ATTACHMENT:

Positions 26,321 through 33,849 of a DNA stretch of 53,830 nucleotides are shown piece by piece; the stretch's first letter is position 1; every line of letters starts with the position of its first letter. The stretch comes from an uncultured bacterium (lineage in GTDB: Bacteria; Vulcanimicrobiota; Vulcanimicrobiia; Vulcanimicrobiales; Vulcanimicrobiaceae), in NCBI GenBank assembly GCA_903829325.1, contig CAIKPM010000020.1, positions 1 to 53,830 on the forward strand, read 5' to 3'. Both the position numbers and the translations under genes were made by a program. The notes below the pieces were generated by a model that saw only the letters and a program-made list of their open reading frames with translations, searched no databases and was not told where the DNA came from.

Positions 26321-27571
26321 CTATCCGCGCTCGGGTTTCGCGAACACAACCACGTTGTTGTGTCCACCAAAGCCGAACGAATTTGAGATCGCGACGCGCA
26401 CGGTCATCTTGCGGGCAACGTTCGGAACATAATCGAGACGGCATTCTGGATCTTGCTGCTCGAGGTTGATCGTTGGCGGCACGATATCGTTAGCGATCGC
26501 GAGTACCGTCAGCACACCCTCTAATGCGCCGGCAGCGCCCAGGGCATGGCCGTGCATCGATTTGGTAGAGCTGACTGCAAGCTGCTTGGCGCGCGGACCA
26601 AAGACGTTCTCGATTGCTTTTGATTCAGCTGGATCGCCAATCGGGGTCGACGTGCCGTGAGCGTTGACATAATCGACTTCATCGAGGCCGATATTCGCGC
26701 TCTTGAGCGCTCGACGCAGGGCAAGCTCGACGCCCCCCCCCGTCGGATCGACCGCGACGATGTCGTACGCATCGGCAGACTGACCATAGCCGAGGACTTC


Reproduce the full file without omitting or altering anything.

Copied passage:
Positions 26,321 through 33,849 of a DNA stretch of 53,830 nucleotides are shown piece by piece; the stretch's first letter is position 1; every line of letters starts with the position of its first letter. The stretch comes from an uncultured bacterium (lineage in GTDB: Bacteria; Vulcanimicrobiota; Vulcanimicrobiia; Vulcanimicrobiales; Vulcanimicrobiaceae), in NCBI GenBank assembly GCA_903829325.1, contig CAIKPM010000020.1, positions 1 to 53,830 on the forward strand, read 5' to 3'. Both the position numbers and the translations under genes were made by a program. The notes below the pieces were generated by a model that saw only the letters and a program-made list of their open reading frames with translations, searched no databases and was not told where the DNA came from.

Positions 26321-27571
26321 CTATCCGCGCTCGGGTTTCGCGAACACAACCACGTTGTTGTGTCCACCAAAGCCGAACGAATTTGAGATCGCGACGCGCA
26401 CGGTCATCTTGCGGGCAACGTTCGGAACATAATCGAGACGGCATTCTGGATCTTGCTGCTCGAGGTTGATCGTTGGCGGCACGATATCGTTAGCGATCGC
26501 GAGTACCGTCAGCACACCCTCTAATGCGCCGGCAGCGCCCAGGGCATGGCCGTGCATCGATTTGGTAGAGCTGACTGCAAGCTGCTTGGCGCGCGGACCA
26601 AAGACGTTCTCGATTGCTTTTGATTCAGCTGGATCGCCAATCGGGGTCGACGTGCCGTGAGCGTTGACATAATCGACTTCATCGAGGCCGATATTCGCGC
26701 TCTTGAGCGCTCGACGCAGGGCAAGCTCGACGCCCCCCCCCGTCGGATCGACCGCGACGATGTCGTACGCATCGGCAGACTGACCATAGCCGAGGACTTC